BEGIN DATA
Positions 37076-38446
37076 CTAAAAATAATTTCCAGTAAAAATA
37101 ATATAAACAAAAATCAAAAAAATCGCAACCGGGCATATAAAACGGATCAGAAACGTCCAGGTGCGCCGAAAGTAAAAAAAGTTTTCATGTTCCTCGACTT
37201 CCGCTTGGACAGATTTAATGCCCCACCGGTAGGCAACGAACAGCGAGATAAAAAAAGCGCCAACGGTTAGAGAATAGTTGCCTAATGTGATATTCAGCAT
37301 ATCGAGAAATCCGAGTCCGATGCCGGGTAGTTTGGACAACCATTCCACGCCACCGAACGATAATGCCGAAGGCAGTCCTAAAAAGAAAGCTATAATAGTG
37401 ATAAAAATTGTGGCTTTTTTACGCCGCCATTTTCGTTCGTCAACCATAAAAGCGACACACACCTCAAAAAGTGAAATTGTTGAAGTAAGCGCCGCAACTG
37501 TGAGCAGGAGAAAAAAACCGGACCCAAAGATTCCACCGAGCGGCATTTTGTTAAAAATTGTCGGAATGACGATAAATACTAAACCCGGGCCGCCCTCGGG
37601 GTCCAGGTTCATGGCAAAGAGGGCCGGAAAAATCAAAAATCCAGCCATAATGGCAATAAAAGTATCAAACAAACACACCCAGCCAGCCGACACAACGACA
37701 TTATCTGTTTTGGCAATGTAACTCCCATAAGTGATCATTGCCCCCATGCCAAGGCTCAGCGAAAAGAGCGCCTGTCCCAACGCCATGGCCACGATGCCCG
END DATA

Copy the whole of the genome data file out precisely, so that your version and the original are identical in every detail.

Positions 37076-38446
37076 CTAAAAATAATTTCCAGTAAAAATA
37101 ATATAAACAAAAATCAAAAAAATCGCAACCGGGCATATAAAACGGATCAGAAACGTCCAGGTGCGCCGAAAGTAAAAAAAGTTTTCATGTTCCTCGACTT
37201 CCGCTTGGACAGATTTAATGCCCCACCGGTAGGCAACGAACAGCGAGATAAAAAAAGCGCCAACGGTTAGAGAATAGTTGCCTAATGTGATATTCAGCAT
37301 ATCGAGAAATCCGAGTCCGATGCCGGGTAGTTTGGACAACCATTCCACGCCACCGAACGATAATGCCGAAGGCAGTCCTAAAAAGAAAGCTATAATAGTG
37401 ATAAAAATTGTGGCTTTTTTACGCCGCCATTTTCGTTCGTCAACCATAAAAGCGACACACACCTCAAAAAGTGAAATTGTTGAAGTAAGCGCCGCAACTG
37501 TGAGCAGGAGAAAAAAACCGGACCCAAAGATTCCACCGAGCGGCATTTTGTTAAAAATTGTCGGAATGACGATAAATACTAAACCCGGGCCGCCCTCGGG
37601 GTCCAGGTTCATGGCAAAGAGGGCCGGAAAAATCAAAAATCCAGCCATAATGGCAATAAAAGTATCAAACAAACACACCCAGCCAGCCGACACAACGACA
37701 TTATCTGTTTTGGCAATGTAACTCCCATAAGTGATCATTGCCCCCATGCCAAGGCTCAGCGAAAAGAGCGCCTGTCCCAACGCCATGGCCACGATGCCCG